Agreement Of Umar

The Pact of Umar (العهدة العررية, Al-Uhda Al-Umariyya) (637 AD) was an agreement between a submissive Christian population and the Muslim invaders led by Umar Ibn Al-Khattab, the second of the “right-led” caliphs (Rashidun). A.S. Tritton is a scholar who “suggested that the pact was an invention,” because later Muslim conquerors did not apply its terms to their agreements with their non-Muslim subjects that they would have had the pact existed earlier. Another scholar, Daniel C. Dennet, believes that the pact “was no different from any other treaty negotiated during that period and that it is quite reasonable that the pact we have today, as preserved in al-Tabari`s chronicle, is an authentic version of that early treaty.” [7] Historian Abraham P. Bloch writes: “Omar was a tolerant ruler who probably did not impose humiliating conditions on non-Muslims or violate their religious and social freedoms. His name was wrongly associated. with Omar`s restrictive alliance. [16] It was here that an agreement was drawn up defining the rights of the local population. Whenever Muslims conquered a country, they concluded a treaty to ensure that those who were now under their authority were not stripped of their rights. This special agreement was considered the “Umar Contract” (or the Confederation; Pact; Agreement) and the text is still outside the Church, as follows:[2] [1] islam.ru/en/content/story/jerusalem-and-umar-ibn-al-khattab-ra The origins of the pact of `Umar are difficult, if not totally impossible to identify. The opinions of Western scholars on the authenticity of the pact were different. According to Anver M.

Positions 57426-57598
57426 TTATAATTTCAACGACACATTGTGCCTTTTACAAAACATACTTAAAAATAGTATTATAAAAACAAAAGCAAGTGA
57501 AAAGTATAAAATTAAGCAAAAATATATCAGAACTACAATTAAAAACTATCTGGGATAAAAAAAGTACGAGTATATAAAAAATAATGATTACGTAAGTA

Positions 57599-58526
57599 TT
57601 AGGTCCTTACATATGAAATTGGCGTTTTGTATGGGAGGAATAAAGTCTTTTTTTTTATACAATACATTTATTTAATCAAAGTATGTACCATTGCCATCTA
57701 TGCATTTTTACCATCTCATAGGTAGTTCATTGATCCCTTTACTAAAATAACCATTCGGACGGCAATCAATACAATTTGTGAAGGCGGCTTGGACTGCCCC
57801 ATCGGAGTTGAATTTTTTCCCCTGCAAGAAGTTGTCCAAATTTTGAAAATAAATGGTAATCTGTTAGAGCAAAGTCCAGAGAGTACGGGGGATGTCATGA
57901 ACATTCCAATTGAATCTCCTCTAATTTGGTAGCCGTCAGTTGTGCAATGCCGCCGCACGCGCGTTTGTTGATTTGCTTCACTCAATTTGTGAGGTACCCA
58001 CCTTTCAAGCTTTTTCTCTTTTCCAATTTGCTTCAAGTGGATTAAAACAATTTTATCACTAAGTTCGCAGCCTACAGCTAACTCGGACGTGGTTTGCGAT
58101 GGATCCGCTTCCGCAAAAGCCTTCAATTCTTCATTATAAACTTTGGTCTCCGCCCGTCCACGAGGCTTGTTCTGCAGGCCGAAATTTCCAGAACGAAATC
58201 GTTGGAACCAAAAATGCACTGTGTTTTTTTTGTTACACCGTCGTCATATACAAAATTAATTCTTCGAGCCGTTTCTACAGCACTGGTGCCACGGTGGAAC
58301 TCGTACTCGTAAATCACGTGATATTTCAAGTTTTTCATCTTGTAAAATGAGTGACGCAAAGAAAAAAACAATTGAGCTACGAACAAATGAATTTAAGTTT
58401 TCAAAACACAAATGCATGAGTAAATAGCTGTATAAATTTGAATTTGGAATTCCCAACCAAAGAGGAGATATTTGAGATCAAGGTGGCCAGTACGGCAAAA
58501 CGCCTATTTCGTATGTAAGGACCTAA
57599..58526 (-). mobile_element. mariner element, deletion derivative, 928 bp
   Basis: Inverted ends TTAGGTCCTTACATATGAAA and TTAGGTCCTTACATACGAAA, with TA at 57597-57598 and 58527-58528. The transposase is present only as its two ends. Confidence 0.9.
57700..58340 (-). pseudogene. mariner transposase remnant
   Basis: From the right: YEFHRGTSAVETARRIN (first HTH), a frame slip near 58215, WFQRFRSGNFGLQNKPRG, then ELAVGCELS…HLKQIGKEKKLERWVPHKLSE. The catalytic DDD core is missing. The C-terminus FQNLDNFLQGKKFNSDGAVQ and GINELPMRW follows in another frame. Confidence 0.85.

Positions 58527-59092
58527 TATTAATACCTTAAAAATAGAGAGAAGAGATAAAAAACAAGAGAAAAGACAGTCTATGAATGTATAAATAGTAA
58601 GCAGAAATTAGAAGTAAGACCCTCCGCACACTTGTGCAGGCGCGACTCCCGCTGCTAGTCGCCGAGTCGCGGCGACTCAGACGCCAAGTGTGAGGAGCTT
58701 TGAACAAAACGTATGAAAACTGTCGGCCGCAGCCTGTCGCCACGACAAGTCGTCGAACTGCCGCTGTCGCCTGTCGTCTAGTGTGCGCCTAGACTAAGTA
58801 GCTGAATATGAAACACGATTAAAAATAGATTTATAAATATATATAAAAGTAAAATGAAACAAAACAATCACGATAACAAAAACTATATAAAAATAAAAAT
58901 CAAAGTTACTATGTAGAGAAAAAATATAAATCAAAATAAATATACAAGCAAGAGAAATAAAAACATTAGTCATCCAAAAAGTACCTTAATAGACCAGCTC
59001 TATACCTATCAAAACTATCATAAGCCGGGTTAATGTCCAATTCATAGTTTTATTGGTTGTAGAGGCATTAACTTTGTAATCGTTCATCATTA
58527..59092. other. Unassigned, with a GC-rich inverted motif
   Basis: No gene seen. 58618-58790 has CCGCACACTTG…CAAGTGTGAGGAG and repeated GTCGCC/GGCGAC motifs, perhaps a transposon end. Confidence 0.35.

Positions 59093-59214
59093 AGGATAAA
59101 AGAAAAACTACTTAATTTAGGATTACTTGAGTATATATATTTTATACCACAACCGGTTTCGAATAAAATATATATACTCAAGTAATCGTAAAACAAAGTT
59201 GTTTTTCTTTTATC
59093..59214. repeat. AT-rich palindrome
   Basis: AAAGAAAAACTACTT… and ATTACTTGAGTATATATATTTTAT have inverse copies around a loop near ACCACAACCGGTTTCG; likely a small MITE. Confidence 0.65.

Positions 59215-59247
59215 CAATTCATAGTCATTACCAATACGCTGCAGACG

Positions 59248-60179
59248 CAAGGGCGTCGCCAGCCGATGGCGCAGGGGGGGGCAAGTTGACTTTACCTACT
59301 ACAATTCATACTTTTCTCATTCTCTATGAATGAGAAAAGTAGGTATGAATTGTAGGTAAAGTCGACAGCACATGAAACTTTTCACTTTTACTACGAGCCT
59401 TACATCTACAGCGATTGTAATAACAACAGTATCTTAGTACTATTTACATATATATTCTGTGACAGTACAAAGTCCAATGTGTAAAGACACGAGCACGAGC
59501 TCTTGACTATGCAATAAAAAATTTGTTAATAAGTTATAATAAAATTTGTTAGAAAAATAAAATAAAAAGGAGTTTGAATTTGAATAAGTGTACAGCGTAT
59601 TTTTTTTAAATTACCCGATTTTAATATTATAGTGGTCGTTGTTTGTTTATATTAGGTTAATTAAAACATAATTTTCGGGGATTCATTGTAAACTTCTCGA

Emon, “there is an intense discussion in the secondary literature” about the authenticity of the pact, with scholars disagreeing on whether it may have been born during the reign of Umar b. Al-Khattab [`Umar I] or was “a later invention, retroactively associated with Umar – the caliph who, as you know, led the initial imperial expansion – to give greater normative weight to the Treaty of Dhimma”[7] Several historians suspect that the Pact was written over several centuries, not all at once. Bernard Lewis, widely regarded as one of the most eminent scholars in Jewish history, described the “official” origin of the Pact of Umar: “Muslim historiographical tradition attributes these prescriptions to Caliph Umar I (634-644).” [8] He doubts the validity of this attribution and writes that the document “can hardly be authentic.” [9] Several key facets of the document and its history, including its structure as a letter from the conquered Dhimmi to Caliph `Umar I or one of the generals responsible for the conquering Muslim forces, a lack of physical texts from the time of Umar I that mention either the pact or his relationship with it, and some key phrasings in the pact, which could only have addressed issues of an era after the reign of `Umar I` – make doubtful the traditional attribution of the pact of `Umar to the caliphs `Umar I. . . .